IGC's president quits a day after chief's sentencing Firm also penalized for wetlands violation

June 19, 1996|By Jay Hancock | Jay Hancock,SUN STAFF

Interstate General Co.'s No. 2 executive resigned yesterday, a day after the company's top boss was sentenced to jail for illegally filling wetlands in Charles County.

Gregory G. Kreizenbeck, who has been IGC's president and chief operating officer since March 1994, "is leaving the company to pursue personal interests," the company said in a written statement.

Kreizenbeck was traveling and could not be reached for comment.

IGC spokesman Gregory A. -TenEyck declined to elaborate on the reasons for Kreizenbeck's exit. But he said Kreizenbeck informed IGC's board more than two weeks ago about his decision to leave.

One Wall Street analyst speculated that Kreizenbeck, hired two years ago to provide expert, day-to-day management at IGC, is leaving to find an employer less embroiled in controversy and litigation.

"Let's just say it's an unusual situation" at IGC, said Edward W. Davis, a stock analyst for Oppenheimer & Co. in New York. "My guess is, he's saying, 'This is going to be a mess for a while; who wants to deal with this?' "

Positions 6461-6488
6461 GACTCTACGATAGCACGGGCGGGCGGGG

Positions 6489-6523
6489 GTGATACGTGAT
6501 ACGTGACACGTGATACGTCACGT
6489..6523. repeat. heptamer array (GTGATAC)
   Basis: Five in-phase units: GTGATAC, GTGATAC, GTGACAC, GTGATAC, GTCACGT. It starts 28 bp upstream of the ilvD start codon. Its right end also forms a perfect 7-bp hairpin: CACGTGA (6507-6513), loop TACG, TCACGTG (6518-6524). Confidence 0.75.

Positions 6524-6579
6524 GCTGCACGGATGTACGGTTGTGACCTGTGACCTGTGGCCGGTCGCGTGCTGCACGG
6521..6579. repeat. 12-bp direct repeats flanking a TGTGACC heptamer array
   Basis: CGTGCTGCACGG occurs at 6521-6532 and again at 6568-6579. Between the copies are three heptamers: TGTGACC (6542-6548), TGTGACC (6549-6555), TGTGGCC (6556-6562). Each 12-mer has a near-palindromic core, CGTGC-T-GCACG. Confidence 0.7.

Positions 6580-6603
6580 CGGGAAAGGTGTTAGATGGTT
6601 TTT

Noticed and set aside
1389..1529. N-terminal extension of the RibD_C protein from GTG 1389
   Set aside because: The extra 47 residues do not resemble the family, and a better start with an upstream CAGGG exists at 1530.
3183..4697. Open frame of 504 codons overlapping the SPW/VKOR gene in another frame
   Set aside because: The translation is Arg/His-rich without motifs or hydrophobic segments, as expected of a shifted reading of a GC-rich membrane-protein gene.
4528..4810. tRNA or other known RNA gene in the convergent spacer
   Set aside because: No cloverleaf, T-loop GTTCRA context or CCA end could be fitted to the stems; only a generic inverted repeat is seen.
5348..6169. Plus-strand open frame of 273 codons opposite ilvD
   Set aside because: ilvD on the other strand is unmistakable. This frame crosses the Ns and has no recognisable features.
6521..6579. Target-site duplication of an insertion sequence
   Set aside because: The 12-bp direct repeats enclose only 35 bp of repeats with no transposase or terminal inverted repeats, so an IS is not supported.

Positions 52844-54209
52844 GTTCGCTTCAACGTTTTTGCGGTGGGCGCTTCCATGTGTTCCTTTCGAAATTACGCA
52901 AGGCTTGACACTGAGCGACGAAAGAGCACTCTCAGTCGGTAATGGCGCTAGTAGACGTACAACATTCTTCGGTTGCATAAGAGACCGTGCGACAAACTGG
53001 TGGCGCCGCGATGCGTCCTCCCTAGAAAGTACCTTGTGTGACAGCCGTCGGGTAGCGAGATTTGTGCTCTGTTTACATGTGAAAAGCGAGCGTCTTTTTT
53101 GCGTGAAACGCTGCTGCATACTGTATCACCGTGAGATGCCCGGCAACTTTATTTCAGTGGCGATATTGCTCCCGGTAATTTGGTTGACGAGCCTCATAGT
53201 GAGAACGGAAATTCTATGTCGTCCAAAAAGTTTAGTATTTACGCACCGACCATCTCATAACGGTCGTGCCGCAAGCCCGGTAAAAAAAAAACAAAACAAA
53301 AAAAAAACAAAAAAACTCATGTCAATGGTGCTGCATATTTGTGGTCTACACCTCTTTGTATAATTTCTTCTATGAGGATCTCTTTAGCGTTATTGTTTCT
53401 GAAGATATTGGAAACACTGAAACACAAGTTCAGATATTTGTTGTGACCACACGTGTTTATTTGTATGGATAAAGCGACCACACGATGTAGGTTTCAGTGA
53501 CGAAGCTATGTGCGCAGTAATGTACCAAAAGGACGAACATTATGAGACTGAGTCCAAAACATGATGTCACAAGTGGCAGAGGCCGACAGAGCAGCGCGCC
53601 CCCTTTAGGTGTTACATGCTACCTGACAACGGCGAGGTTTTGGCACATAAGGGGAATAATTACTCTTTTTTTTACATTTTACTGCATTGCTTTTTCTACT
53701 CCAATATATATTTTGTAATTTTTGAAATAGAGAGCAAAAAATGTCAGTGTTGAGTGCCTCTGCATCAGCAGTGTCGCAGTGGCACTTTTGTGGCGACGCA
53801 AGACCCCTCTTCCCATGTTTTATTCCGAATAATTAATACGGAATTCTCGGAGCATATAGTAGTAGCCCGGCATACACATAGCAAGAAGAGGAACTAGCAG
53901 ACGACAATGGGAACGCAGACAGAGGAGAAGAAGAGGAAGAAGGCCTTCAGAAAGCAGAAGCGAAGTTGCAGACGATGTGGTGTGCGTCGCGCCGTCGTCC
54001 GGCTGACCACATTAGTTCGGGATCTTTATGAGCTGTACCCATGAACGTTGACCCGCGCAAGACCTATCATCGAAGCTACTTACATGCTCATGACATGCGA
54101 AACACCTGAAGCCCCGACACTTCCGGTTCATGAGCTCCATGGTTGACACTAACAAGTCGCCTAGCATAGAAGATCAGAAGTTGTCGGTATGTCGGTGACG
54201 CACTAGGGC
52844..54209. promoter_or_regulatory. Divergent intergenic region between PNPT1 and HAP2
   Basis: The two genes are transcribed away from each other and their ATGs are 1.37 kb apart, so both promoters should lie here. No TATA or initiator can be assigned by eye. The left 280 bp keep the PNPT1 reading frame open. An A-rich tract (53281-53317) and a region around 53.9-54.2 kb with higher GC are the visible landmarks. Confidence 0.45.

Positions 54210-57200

Kreizenbeck arrived at IGC after the company violated environmental laws. In February, a federal jury found IGC and a subsidiary guilty of illegally filling wetlands from 1988 to 1993.

On Monday, in a decision that attracted national attention, U.S. District Judge Alexander Williams Jr. sentenced IGC Chairman and Chief Executive Officer James J. Wilson to 21 months in prison and fined him $1 million. Williams also fined IGC and an affiliate $3 million, and ordered them to restore 50 acres of wetlands.

The fines were the largest ever levied against a business for harming wetlands.

Wilson is supposed to report to prison in two months. Meanwhile, he and Chief Financial Officer John E. Hans will take over Kreizenbeck's duties, the company said.

Wilson is going to ask an appeals court to postpone his sentencing, pending his appeal of the convictions.

No decision has been made on whether Kreizenbeck's spot will be filled over the longer term, -TenEyck said. He said that Wilson could easily operate IGC on his own in the meantime.

"Mr. Wilson was chairman, CEO and COO from 1957 to 1994," he said.

IGC, based in St. Charles, was accused by the government of illegally filling 70 acres around St. Charles.

Its stock closed unchanged yesterday at $3.25. The stock is down by only $1.50 from its 52-week high of $4.75, despite the fact that an accountant testified that he had doubts about the company's continued ability to survive, given its low cash on hand and large debts.

Pub Date: 6/19/96

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